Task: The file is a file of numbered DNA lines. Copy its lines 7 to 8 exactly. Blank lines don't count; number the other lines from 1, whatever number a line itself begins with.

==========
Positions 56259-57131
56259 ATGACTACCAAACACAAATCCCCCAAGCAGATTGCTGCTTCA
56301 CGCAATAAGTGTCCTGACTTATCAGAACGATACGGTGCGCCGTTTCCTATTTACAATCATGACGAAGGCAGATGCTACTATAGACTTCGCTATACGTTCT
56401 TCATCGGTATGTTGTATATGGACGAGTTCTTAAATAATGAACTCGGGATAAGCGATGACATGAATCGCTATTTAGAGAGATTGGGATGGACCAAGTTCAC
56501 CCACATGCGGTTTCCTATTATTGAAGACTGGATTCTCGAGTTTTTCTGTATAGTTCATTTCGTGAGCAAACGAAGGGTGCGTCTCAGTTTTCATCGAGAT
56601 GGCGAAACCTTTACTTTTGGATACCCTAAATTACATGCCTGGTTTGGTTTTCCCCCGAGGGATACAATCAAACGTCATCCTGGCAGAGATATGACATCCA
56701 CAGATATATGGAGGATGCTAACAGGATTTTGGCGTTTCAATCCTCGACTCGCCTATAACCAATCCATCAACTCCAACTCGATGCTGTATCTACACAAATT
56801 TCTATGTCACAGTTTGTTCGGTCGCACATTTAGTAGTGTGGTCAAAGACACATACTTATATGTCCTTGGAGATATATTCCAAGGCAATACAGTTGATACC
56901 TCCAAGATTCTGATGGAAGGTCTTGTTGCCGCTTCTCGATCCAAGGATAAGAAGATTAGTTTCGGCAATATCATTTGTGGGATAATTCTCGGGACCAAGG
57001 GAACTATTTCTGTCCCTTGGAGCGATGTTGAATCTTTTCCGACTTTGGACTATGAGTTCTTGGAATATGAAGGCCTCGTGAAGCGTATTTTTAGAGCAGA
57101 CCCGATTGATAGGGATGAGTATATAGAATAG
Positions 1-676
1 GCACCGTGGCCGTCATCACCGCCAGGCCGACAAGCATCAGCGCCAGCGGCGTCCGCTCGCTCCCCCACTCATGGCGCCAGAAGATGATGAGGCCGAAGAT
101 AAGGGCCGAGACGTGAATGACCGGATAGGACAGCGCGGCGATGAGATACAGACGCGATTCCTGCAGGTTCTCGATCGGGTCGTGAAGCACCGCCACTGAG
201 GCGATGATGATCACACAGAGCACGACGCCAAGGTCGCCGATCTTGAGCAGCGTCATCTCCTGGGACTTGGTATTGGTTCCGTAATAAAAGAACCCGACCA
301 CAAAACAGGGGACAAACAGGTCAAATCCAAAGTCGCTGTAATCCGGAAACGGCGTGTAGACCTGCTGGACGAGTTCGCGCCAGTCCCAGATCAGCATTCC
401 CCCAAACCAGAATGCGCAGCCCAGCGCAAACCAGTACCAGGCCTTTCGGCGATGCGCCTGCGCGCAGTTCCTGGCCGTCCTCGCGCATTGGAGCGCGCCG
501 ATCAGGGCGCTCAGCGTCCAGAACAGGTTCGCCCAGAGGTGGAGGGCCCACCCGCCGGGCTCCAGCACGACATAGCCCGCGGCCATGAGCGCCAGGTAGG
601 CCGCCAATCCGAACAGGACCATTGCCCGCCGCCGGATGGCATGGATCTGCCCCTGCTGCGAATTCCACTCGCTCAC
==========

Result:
56701 CAGATATATGGAGGATGCTAACAGGATTTTGGCGTTTCAATCCTCGACTCGCCTATAACCAATCCATCAACTCCAACTCGATGCTGTATCTACACAAATT
56801 TCTATGTCACAGTTTGTTCGGTCGCACATTTAGTAGTGTGGTCAAAGACACATACTTATATGTCCTTGGAGATATATTCCAAGGCAATACAGTTGATACC